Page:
For 20th Judicial District Juvenile Services Director Laurie White, the inexplicable drop in the number of young people passing through her office in the past year brings both good news and bad news. As prevention takes root, her office could lose funding.
The district’s fiscal year came to a close on June 30. From July 1, 2011, through June 30, 2012, the local Juvenile Justice Authority conducted 503 intakes, of those 174 were juvenile offenders, 150 status offenders and 179 non-offenders in the 20th’s five-county area (Barton, Ellsworth, Rice, Russell and Stafford).
Of these 503 intakes, 47, a little more than 9 percent were taken to detention and 297, or 59 percent, were returned to parent/guardian/relative/other responsible adult. The authority handles youths age birth through 18.
Statewide, according to the Kansas Juvenile Justice Authority, there were 7,291 intakes in the past year with 5.9 percent taken into custody. White and her staff are Barton County employees, but their funding comes from the KJJA.
“There are a lot of good programs in the area,” White said. “Maybe the preventative efforts are working.”
In comparing the total, the intake numbers for this year are lower that last year and the lowest in some time. “This was unlike any year since 2002/03.”
Why the totals are down presents a big question mark. “A lot of people are asking that. We’re asking that,” White said. But, no trends have been identified.
It could be the effect of the prevention programs, she said. This would seem counter intuitive since over the past two years, the Kansas Juvenile Justice Authority has cut prevention funding by 80 percent, from over $100,000 to under $20,000.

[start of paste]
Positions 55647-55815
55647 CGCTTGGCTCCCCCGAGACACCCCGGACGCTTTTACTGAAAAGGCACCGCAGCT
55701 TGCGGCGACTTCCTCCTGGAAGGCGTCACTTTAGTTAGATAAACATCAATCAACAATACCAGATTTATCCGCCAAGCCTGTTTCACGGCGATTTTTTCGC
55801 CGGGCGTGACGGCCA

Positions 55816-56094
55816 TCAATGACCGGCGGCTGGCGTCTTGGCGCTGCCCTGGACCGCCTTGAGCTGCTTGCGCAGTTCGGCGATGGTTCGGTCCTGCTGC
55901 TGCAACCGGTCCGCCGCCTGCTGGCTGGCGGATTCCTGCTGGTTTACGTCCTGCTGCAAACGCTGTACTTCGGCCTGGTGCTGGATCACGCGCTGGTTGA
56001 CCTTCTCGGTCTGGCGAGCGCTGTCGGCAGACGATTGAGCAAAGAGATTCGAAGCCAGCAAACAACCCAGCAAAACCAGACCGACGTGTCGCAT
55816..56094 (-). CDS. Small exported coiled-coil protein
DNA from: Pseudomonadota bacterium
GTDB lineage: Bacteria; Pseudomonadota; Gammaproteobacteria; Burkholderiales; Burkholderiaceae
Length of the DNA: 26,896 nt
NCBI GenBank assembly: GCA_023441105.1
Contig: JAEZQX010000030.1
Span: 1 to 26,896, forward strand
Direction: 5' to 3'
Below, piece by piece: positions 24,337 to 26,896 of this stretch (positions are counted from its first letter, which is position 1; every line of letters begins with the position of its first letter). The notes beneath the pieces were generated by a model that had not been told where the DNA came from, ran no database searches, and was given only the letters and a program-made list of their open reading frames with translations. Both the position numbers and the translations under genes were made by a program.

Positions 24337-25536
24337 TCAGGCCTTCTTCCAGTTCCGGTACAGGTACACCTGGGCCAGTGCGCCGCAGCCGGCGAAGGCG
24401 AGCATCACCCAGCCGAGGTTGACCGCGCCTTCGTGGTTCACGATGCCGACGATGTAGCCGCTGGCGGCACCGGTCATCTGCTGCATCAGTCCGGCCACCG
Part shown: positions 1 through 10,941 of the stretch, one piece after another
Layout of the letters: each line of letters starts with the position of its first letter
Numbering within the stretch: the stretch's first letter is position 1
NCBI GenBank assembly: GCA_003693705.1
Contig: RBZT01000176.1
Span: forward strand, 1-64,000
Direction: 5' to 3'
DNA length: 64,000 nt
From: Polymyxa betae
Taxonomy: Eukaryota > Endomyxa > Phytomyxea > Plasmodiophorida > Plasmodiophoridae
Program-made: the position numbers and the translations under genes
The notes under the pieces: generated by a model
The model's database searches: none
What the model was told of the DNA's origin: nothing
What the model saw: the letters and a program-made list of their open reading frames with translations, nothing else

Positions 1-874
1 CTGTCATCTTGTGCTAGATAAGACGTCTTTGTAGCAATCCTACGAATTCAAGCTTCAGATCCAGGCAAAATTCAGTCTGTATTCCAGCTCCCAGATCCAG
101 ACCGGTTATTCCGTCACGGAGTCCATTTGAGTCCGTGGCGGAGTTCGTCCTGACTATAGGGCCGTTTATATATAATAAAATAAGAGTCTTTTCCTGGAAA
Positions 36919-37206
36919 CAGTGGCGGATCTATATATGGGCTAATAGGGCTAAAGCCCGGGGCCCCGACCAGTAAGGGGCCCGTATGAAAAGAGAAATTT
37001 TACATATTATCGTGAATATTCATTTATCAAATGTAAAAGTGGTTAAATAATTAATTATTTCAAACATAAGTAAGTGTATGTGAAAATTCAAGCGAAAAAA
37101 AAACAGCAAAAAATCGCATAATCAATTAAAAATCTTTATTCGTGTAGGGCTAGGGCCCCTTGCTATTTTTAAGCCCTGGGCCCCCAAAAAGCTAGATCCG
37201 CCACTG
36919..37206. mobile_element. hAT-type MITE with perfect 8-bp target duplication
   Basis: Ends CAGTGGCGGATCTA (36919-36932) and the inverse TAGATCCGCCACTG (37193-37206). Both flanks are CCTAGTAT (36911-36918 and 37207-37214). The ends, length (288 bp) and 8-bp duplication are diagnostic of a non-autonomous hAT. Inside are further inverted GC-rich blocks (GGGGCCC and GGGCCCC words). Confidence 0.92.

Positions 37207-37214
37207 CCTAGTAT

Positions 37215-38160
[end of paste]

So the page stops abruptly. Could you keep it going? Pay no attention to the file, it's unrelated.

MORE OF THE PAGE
There could be another factor. Bringing a child in to JJA is up to the discretion of the responding law enforcement officer. Some are quick to do so and others opt to mediate conflicts at the scene.
“It’s subjective,” White said. “We have no control over whether they bring us a kid or don’t bring us a kid.”
There could be a cost factor as well. Prior to a change in state law July 1, all juveniles (those charged with an offence and those just needing out-of-home placement) were transported to the Bob Johnson Youth Center at Hutchinson. Now, Bob Johnson only accepts offenders, and other youth must be taken to the Wichita Children’s Home, increasing travel time and expense.
But, White’s office is funded by the Kansas Juvenile Justice Authority, a cabinet-level agency, and her budget is based on an average population formula which includes daily numbers. The figures are computed on a three-year average.
So, even though last year’s numbers were average, the low total this year will factor into the budget for the next year. “We will see a decrease in funding,” White said.
Last year’s budget was $637,327. In addition to White, the office has two full-time officers and 10-plus part-time on-call employees across the district.
This would be fine, she said, if the counts stay low. “But, if we get a bumper crop next year, we could be in trouble.”
Ultimately, the well being of the youth involved is paramount, she said. They educate officers so they have the tools to handle cases in the field.
Notices to Appear (NTAs) are another piece of the puzzle. If an officer stops a juvenile and can contact a parent in a safe environment, he will release the child into the parent’s care.
He then issues the NTA, ordering the juvenile to appear at JJA the next day. This has helped save time for all involved.
Looking at number over the past several years, there are fluctuations. “It’s a revolving cycle,” White said.